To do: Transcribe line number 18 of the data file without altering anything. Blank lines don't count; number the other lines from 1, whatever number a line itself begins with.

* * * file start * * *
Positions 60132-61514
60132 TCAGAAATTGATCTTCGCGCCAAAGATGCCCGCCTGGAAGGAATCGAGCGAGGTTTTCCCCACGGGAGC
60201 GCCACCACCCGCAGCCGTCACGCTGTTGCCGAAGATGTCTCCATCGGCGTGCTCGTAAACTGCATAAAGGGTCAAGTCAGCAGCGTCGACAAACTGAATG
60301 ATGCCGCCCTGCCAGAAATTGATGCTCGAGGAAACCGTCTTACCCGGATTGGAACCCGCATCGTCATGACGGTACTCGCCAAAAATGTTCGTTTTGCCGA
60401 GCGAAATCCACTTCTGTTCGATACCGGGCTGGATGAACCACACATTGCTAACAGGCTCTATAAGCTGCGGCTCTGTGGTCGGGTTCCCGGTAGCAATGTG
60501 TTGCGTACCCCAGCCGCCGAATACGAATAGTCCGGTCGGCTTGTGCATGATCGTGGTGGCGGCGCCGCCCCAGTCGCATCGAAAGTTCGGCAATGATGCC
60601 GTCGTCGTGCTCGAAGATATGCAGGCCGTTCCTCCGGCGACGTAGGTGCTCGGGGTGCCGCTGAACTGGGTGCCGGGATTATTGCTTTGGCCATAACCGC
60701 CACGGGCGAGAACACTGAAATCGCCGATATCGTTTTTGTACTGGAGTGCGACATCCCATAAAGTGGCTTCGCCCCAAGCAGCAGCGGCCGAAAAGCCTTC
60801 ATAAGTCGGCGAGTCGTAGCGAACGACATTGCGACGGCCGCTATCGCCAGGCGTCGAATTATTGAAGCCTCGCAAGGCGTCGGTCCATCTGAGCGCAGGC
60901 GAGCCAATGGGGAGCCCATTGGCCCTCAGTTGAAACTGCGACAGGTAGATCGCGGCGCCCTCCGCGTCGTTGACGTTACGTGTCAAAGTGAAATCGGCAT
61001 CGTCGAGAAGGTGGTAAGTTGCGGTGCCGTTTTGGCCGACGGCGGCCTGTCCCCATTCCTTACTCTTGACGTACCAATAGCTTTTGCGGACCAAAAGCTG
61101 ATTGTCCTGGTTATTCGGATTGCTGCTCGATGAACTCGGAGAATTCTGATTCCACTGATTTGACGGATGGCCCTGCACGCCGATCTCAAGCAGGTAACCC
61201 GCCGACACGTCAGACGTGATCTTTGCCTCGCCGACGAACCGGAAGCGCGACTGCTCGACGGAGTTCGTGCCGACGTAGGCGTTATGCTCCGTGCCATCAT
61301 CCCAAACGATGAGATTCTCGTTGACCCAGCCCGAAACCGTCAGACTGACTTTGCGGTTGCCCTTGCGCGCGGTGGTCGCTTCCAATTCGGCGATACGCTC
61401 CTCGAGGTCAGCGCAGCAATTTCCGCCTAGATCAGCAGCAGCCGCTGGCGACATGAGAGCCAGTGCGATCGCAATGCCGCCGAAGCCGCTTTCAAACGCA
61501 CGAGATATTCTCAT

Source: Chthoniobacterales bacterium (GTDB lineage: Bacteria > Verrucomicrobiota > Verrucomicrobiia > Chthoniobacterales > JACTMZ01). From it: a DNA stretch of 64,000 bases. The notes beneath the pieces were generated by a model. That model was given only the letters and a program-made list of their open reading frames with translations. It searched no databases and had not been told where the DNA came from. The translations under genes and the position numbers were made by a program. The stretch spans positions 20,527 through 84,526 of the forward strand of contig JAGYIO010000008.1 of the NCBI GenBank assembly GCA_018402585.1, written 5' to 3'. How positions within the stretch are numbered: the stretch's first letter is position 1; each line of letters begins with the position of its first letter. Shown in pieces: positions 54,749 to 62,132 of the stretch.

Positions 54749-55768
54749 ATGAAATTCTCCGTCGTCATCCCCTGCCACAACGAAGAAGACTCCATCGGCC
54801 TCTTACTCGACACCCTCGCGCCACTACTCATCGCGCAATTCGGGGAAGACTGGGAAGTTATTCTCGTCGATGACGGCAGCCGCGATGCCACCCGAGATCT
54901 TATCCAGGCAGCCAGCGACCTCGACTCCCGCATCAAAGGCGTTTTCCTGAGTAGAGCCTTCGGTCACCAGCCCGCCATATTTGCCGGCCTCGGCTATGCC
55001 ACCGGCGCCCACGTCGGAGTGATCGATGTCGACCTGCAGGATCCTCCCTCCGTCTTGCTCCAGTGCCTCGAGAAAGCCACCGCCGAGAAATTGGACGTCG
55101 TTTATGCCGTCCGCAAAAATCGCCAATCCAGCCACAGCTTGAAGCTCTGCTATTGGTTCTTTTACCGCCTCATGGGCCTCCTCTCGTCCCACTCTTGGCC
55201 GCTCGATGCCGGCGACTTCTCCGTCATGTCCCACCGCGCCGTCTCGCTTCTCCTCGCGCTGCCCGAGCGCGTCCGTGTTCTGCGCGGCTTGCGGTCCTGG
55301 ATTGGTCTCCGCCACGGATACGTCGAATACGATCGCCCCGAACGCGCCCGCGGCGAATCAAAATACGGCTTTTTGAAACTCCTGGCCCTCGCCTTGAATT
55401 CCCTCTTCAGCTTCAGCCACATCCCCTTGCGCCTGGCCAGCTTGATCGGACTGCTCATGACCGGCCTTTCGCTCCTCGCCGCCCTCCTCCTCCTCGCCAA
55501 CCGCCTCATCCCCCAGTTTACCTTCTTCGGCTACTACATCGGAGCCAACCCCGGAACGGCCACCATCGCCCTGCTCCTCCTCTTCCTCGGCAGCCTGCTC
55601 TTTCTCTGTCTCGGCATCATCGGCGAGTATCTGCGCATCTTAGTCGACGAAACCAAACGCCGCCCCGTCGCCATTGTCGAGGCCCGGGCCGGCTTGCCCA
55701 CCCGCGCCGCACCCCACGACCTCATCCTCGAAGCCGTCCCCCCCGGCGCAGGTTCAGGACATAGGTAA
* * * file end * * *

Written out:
Positions 54749-55768